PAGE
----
By Karl Kurtz
Jeopardy quiz:To gain the majority in the Illinois General Assembly in 1858. Read below the jump to find the question.
If the 17th Amendment had not been passed and U.S. senators were still chosen by state legislatures, the Senate likely would have been tied, 50-50, at the start of the current (113th) Congress. After the death of New Jersey Sen. Frank Lautenberg (D) last month and Gov. Chris Christie's appointment of Jeff Chiesa (R) to replace him, Republicans would have a 51-49 margin in the Senate.
I was inspired to make this calculation by this year's 100th anniversary of the 17th Amendment, passed by the Congress in May 1912 and adopted by the states, May 31, 1913. This Amendment to the Constitution took away the power of state legislatures to choose U.S. senators and substituted direct elections by popular vote.
How did I make this hypothetical count? It's not enough to simply count the number of legislatures controlled by each party at one point in time, as the National Constitution Center did in a blog posting that was reproduced in Yahoo News. That method produced this erroneous calculation:
Along strict party lines, the GOP would have 58 seats in the U.S. Senate, with 41 seats for the Democrats, and one seat deadlocked. That would put the Republicans within two votes of a filibuster-proof 60-vote majority.
This count is wrong for the simple reason that U.S. Senate elections are elected in three classes, ensuring that one-third of the members are elected every two years. Thus, it is necessary to look back at legislative majorities at the time that each senator was elected. It's also important to know that the state legislatures' election of senators took place in joint assembly, meaning that the majority of the total membership, regardless of chamber, prevailed.
So let's go through the calculations. First, the lineup of popularly elected senators by class at the start of the 113th Congress (before Sen. Lautenberg's death and counting the two independents as Democrats):
Note that there was no net difference in the 2008 class between direct and indirect elections in the number of Democrats and Republican (although the next table shows that eight directly elected senators--four Ds and four Rs--would likely not have been chosen under indirect elections). In 2010 Democrats would have had a net gain of four seats under state legislative elections compared to direct popular vote. But in 2012, Republicans would have picked up nine more seats in the Senate under indirect elections than they did under direct elections.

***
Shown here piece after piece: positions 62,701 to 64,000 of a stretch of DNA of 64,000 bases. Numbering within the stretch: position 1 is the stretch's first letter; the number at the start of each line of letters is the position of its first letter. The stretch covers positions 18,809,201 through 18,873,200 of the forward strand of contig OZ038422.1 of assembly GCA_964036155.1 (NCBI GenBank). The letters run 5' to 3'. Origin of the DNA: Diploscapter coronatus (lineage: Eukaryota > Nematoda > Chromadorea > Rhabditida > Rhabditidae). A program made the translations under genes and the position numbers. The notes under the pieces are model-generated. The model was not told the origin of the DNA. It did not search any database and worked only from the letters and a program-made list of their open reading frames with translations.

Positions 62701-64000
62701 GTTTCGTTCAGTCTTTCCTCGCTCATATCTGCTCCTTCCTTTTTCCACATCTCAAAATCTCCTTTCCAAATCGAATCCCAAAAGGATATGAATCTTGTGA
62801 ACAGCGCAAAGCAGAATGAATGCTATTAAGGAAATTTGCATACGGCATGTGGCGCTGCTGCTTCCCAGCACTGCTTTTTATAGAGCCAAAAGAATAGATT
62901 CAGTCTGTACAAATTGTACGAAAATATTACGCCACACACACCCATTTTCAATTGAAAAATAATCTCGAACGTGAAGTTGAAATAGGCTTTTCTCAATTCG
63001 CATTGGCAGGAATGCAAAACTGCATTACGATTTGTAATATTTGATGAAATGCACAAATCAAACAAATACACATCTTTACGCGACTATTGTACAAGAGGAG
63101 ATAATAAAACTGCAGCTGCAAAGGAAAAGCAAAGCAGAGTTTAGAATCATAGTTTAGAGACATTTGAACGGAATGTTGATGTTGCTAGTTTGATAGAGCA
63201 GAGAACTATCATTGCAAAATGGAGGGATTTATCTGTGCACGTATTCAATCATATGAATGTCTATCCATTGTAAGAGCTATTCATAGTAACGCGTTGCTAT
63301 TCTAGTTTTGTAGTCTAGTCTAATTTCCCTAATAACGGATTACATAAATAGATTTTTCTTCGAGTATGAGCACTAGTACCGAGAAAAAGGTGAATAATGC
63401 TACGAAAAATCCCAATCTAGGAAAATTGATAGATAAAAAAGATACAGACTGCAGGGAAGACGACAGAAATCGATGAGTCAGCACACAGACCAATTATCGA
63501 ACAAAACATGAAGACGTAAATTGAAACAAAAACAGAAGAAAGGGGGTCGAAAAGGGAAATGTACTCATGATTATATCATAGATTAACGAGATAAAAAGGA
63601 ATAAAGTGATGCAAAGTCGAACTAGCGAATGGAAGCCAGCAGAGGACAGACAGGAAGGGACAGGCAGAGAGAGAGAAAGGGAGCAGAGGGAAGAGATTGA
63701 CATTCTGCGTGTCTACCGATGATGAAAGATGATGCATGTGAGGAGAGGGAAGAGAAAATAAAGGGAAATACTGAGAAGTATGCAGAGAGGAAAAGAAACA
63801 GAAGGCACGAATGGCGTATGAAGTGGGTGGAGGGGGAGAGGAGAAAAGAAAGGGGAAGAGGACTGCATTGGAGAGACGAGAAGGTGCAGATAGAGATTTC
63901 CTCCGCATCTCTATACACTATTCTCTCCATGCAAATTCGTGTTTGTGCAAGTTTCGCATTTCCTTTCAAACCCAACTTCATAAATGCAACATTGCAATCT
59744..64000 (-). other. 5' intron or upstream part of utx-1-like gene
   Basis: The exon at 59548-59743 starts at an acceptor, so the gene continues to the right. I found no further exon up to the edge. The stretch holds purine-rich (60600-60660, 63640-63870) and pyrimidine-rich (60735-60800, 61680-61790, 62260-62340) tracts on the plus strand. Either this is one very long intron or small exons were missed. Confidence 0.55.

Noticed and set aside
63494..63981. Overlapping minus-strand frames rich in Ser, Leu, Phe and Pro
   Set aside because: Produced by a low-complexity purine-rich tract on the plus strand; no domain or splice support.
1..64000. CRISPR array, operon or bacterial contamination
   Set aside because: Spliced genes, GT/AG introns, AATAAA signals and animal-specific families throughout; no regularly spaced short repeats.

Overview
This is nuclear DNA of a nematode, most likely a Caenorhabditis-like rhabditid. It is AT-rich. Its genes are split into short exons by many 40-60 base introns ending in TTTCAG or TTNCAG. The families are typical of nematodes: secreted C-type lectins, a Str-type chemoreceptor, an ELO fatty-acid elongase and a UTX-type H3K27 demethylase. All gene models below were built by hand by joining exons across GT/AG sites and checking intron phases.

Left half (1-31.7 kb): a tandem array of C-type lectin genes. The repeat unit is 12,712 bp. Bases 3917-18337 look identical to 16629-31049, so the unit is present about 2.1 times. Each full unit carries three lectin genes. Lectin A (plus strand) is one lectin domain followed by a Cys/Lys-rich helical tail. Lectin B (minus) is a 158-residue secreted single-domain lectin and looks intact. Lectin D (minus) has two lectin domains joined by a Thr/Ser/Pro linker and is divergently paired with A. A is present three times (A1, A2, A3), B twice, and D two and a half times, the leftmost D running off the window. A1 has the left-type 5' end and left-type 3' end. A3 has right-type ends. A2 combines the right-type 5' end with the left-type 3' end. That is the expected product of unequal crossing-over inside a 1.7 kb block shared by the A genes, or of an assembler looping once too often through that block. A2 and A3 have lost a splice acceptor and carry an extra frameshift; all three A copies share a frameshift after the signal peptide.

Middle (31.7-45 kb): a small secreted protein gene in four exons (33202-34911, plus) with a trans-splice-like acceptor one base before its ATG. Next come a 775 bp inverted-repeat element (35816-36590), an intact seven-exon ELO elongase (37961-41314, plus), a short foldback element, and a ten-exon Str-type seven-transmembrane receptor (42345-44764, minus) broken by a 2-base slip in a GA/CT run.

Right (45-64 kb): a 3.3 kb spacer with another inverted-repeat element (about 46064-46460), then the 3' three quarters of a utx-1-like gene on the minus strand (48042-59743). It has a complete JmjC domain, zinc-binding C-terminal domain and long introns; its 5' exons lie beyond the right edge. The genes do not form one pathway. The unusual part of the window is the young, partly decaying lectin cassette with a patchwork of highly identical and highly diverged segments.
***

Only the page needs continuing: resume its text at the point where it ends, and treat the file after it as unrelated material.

There are two important assumptions in this count of senators if chosen indirectly by state legislatures. The first is that state legislatures would vote along party lines to select senators of the majority party. Given the finding by Wendy J. Schiller and Charles Stewart III in a recent Brookings monograph that 98 percent of the senators elected between 1871 and 1913 were from the party that controlled the majority in the state legislature, this is a reasonable assumption.
The second assumption is that state legislatures would have the same make-up today if they had the responsibility of choosing U.S. senators. This assumption is a bit more risky because back in the day, state legislative elections were often fought out over who legislators would select as a U.S. senator. As an example, by now you've probably figured out that the question in the Jeaopardy quiz is, What was the goal of the Lincoln-Douglas debates? Their famous debates were aimed at electing enough members of their party to the Illinois legislature that they would be chosen as senator. In today's increasingly nationalized state legislative elections, adding selection of United States senators to the legislative agenda would make the stakes even higher and likely change electoral results in at least a few states. Nonetheless, I will stick with this assumption, as there is no other reasonable alternative.
Which of today's senators would be unlikely to have been elected by their state legislatures? Here is a list of 20 that would have had to convince enough members of the opposite party in the state legislature to vote for them to obtain a majority.
Elected U.S. Senators of Opposite Party from State Legislative Majority*
Skipping past the start of the current Congress to the present day, there was a great hue and cry among Democrats in New Jersey when Gov. Christie chose a Republican to replace Sen. Lautenberg. Imagine the national gnashing of teeth (among Democrats) or celebration (among Republicans) that would have occurred if his choice had resulted in a Republican majority in the Senate!